5. The Royal Tenenbaums (2001)"”The Tenenbaum children were all prodigies in their youth, but two decades of failure, betrayal, and disaster have stripped them of their former glory. Playwright Margot (Gwyneth Paltrow) is trapped in a loveless marriage with neurologist Raleigh St. Clair (Bill Murray) and an equally passionless affair with overwrought writer and long-time family friend Eli Cash (Owen Wilson). Chaz Tenenbaum (Ben Stiller, in his greatest performance) is experiencing a nervous breakdown in the wake of his wife's death, and is subsequently shielding his sons from the real world. Richie Tenenbaum (Luke Wilson) has retired from tennis and now travels the world aimlessly trying to deal with his love for Margot. Things start to come to a head for the Tenenbaum family when their mother Etheline (Anjelica Huston) becomes engaged to her long time friend Henry Sherman (Danny Glover), the children all move back into her home, and their long-estranged father Royal (an Oscar-worthy Gene Hackman) returns into their lives, claiming to be dying of stomach cancer. The Royal Tenenbaums tells the story of a family strangled by its own successes and restrained in its multitudes of failure. But more than that, Wes Anderson's gem of a film looks at the ties that bind even the most dysfunctional families together, and what it takes to repair those relationships that have broken apart, and in doing so creates a film that is truly one of the most intelligent and hilarious of all time.

4. Children of Men (2006)"”In the near future, humanity has become inexplicably infertile. While the entire race awaits extinction, and has thus fallen prey to the worst aspects of human nature, Theo (Clive Owen) is recruited by his activist ex (Julianne Moore ) to transport a girl to the coast. Theo soon discovers his cargo (Clare Hope Ashitey) is miraculously pregnant, which makes her valuable to both terrorist cells, including one lead by Chiwitel Eijiofor, and to the government. Also starring Michael Caine, the film some how slipped through the critical cracks, rendering it easily one of the most underrated movies of the decade. Stark in its construction, bleak in its depictions of politics and the dark side of human nature, and yet endlessly hopeful in its depiction of one man's refusal to give up on his dream of a better life, the film tackles a subject that is often done heavy handedly with both subtlety and nuance. Children of Men is alternately pulse-pounding and peaceful, nihilistic and hopeful in its depiction of a society that has fallen apart after realizing it has nothing left to live for, and of one man who struggles to believe there may be a chance for something more.

3. Eternal Sunshine of the Spotless Mind (2004)"” From genius writer Charlie Kaufman and Director Michel Gondry comes a tale of romance gone wrong, and the convoluted path back to happiness. Joel Barrish (Jim Carrey in a rare serious turn) has just broken up with the love of his life, Clementine (Oscar Nominee Kate Winslet in a stunning performance). Desperate to win her back, he soon discovers that she has utilized new technology to have all memory of their relationship erased. Half out of anger and half out of depression, Joel goes to visit Dr. Howard Mierzwiak (the always excellent Tom Wilkinson) and decides to have Clementine erased from his memory. As the procedure is carried out by Stan (Mark Ruffalo) and Patrick (Elijah Wood), Joel must watch his relationship with Clementine play out in reverse. As he sees their bitterness and anger dissolve into intimacy and love, he realizes he may be better off with the memories intact. A meticulous study in a particular relationship, from its downfall to its romantic inception, Eternal Sunshine of the Spotless Mind reminds us all the importance of love, even when it fails, and displays the necessity of even our worst memories toward making us who we are, and in doing so asserts itself as one of the smartest, most realistic, and most touching films of this or any decade.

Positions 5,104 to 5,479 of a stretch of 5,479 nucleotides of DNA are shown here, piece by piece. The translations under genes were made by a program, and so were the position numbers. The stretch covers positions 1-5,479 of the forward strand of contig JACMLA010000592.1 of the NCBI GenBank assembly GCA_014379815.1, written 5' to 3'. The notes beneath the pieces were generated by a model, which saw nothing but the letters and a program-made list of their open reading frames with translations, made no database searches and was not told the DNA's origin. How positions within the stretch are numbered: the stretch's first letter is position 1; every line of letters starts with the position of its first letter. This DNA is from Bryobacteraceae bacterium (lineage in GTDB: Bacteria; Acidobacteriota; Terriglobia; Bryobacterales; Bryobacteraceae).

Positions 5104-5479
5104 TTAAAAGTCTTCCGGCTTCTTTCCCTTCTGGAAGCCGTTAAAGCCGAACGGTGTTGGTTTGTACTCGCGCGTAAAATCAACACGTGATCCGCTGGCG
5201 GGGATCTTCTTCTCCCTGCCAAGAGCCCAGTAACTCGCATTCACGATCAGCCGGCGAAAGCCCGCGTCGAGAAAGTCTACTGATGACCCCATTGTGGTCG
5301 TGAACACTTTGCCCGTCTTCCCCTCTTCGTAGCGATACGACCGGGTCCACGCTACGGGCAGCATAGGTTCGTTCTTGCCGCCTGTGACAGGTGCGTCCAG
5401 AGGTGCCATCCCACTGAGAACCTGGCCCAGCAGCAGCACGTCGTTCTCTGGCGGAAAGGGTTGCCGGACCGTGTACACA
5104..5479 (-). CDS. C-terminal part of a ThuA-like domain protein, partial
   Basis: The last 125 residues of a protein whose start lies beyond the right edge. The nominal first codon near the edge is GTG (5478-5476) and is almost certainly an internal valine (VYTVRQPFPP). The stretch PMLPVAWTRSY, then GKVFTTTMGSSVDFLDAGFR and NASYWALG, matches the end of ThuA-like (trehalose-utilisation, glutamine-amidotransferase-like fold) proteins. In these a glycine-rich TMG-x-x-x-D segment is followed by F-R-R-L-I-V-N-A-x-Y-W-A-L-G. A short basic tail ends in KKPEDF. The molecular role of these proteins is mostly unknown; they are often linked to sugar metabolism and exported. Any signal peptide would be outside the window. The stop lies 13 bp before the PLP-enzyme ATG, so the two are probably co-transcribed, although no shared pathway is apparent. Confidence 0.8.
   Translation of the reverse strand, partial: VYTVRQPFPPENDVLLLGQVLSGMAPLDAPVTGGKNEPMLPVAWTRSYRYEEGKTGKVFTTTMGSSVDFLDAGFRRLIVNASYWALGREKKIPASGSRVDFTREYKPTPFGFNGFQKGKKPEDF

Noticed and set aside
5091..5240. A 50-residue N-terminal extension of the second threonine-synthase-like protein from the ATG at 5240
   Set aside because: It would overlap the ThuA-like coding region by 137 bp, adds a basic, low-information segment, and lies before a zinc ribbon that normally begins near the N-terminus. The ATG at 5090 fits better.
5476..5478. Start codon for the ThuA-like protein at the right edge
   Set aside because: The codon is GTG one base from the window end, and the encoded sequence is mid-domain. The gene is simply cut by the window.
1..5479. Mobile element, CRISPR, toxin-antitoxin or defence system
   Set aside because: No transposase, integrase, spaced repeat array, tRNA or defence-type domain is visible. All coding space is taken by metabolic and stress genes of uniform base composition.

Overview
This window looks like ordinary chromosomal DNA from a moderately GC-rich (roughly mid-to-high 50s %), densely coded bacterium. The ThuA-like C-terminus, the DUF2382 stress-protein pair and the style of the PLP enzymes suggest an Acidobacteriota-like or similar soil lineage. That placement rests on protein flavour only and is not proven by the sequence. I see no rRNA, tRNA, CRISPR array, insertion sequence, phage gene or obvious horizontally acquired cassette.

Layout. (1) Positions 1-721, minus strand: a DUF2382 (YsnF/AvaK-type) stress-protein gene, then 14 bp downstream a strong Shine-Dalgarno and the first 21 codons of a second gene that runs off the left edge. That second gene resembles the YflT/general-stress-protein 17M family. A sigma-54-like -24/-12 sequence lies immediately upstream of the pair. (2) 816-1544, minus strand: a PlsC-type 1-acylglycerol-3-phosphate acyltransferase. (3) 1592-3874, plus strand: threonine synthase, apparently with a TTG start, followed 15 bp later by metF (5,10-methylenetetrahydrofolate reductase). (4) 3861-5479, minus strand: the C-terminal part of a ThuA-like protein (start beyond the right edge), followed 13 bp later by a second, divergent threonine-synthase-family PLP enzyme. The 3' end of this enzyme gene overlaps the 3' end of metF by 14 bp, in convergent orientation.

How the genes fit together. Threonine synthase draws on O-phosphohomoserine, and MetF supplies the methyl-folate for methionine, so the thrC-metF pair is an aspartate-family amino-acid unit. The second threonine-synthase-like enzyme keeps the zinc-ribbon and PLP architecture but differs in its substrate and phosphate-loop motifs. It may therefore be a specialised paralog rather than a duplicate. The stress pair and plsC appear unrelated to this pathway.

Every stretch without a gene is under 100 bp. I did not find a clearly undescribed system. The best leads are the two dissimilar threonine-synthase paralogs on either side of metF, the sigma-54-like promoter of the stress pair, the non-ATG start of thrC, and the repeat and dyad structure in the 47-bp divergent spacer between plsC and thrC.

2. There Will Be Blood (2007)"”It's the story of America that hard work and a bit of business savvy can make a man rich. Following that idea to its ugliest, most amoral endpoint is Paul Thomas Anderson's masterful story of Daniel Plainview (Oscar winner Daniel Day Lewis in a towering and terrifying performance) and his endless quest for oil, and with it, riches. His ruthless business dealings put him into conflict with a charismatic preacher (Paul Dano, shockingly deprived of a richly deserved supporting Actor nomination) on the rise in the small community Plainview is about to rob of their oil supply. Anderson created one of the most fascinating, and profoundly terrifying characters in cinema history in Daniel Plainview, and placed him in an epic struggle against harsh terrain, harsher rivalries, and finally, the harshest enemy of all"”himself. There Will Be Blood is an unforgiving epic, made so by its scope and the intensity of its focus on a single man's spiritual death and tormented mental state, and by its larger implications for a country often strangled by capitalistic intentions and positively drowning in its need for oil.

1. No Country For Old Men (2007)"”As Sherriff Bell (Tommy Lee Jones) prepares to retire from a job he can no longer perform in a world that has grown too violent and evil for his old fashioned sensibility, a trail of bodies begins to pile up in the wake of Llewellyn Moss (Josh Brolin) after he absconds with $2 million in drug money from the scene of a shootout. Hot on his tail is the bleakly moral and brutally efficient hired gun Anton Chigurh (Javier Bardem, in an Oscar winning role). The Coen Brothers' film (which also won Best Picture, Best Director and Best Adapted Screenplay) is nearly flawless, combining pulse-pounding action sequences with quiet meditations on fate, futility, old age, evil, and greed. This masterpiece races along like a rocket, providing some of the most intense scenes in cinematic history. But beneath its surface lie deep lasting questions about human nature, the unrelenting existence of evil, and the attractiveness of nihilism in a world where all roads lead to death. Suspenseful, thoughtful, and endlessly brilliant, No Country For Old Men is the best film of the decade, and one of the greatest movies ever made.